Notable Deaths

Daily Herald (Arlington Heights, IL), July 10, 2008 | Go to article overview

Notable Deaths


Alexander Vladimir dArbeloff

CAMBRIDGE, Mass. Alexander Vladimir dArbeloff, a former chairman of the MIT Corp., died Tuesday. He was 80.

DArbeloffs family said he died at Massachusetts General Hospital after an illness.

DArbeloff was the co-founder and longtime CEO of Teradyne Inc. He became chairman of MITs board of trustees in 1997 and later taught at MITs Sloan School of Management.

With his wife, Brit, dArbeloff created the Fund for Excellence in MIT Education to support teaching innovations in science and engineering.

MIT President Emeritus Charles Vest said dArbeloff loved to challenge ideas and was as much at home in

a classroom as in a boardroom.

Ruth Greenglass

NEW YORK Ruth Greenglass, whose testimony in the Rosenberg spy trial helped send her sister-in-law Ethel Rosenberg to the electric chair, died April 7. She was 84.

Her death was revealed in court documents filed in late June. She died in New York, according to Social Security records. Greenglass had been living under an alias to avoid association with the Rosenberg case.

Greenglass and her husband, David, confessed to being part of an effort to smuggle secrets to the Soviets and said Julius and Ethel Rosenberg, their relatives, recruited them.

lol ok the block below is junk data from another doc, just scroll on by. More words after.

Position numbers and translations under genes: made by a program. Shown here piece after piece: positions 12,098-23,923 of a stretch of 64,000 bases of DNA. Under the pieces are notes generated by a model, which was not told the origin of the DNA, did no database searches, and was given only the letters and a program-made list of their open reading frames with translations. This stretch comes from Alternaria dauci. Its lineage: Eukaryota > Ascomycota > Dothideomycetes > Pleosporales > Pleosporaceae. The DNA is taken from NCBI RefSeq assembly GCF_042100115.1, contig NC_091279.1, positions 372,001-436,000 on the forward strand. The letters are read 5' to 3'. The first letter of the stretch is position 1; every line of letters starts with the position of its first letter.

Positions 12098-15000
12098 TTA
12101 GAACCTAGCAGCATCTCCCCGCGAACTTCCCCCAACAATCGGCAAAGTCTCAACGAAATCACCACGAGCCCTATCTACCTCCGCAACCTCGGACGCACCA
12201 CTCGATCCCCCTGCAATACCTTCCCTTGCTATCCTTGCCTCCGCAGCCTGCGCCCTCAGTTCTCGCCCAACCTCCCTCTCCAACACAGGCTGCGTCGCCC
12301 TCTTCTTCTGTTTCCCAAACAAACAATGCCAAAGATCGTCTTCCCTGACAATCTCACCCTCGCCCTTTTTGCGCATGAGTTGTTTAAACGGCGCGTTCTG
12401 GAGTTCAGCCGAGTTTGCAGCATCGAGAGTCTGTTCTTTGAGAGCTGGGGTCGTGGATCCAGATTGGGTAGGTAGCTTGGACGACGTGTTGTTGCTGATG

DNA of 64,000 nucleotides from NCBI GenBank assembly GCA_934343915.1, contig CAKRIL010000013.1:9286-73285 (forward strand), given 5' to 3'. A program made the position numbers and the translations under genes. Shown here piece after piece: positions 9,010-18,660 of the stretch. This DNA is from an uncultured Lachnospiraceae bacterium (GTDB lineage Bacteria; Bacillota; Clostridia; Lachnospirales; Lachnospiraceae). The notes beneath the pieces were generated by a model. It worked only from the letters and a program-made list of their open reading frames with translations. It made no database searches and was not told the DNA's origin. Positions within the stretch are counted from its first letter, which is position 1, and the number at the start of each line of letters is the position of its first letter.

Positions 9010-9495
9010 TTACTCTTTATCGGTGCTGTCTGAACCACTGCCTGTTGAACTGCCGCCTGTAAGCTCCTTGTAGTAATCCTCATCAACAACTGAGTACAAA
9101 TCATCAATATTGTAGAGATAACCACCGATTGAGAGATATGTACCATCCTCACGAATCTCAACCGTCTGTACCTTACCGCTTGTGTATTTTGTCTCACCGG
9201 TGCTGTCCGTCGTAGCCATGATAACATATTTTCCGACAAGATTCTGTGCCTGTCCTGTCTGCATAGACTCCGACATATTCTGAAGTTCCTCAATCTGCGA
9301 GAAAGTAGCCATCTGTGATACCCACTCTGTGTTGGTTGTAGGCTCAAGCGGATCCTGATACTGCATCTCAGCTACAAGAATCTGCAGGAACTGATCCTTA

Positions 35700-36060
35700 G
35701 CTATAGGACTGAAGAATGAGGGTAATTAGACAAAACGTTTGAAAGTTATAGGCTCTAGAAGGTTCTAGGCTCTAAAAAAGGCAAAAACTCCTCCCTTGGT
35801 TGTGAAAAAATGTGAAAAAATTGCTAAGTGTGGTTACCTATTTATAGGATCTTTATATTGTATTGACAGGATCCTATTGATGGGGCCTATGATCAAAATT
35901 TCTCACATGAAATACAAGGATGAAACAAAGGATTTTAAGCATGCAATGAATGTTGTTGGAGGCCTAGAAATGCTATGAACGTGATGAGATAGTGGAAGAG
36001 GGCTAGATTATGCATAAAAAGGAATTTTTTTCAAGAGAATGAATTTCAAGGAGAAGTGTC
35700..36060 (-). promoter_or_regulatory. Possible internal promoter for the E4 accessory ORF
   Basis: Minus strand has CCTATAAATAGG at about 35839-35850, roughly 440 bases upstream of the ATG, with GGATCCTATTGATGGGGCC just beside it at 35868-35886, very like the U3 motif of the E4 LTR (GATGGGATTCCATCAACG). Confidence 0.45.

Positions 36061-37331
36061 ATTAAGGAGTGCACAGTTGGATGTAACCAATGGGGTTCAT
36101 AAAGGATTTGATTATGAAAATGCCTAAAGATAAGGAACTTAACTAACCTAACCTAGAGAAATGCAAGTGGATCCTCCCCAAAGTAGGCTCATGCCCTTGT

Historians continue to debate the truthfulness of their testimony concerning Ethel Rosenberg, whose guilt has long been questioned.

During the 1951 trial, the couple said they saw Ethel Rosenberg transcribing stolen atomic secrets on a portable typewriter in her apartment. Their account was the best piece of evidence linking Ethel Rosenberg, Davids sister, to an alleged plot to steal research data from the Manhattan Project.

By cooperating, David Greenglass, a wartime machinist in Los Alamos, N.M., who had been charged along with the Rosenbergs, was spared a possible death sentence. He served 10 years in prison. Ruth Greenglass was never charged.

Since then, decoded Soviet cables have seemed to confirm that Julius Rosenberg was a spy, but doubts have remained about Ethels involvement. …

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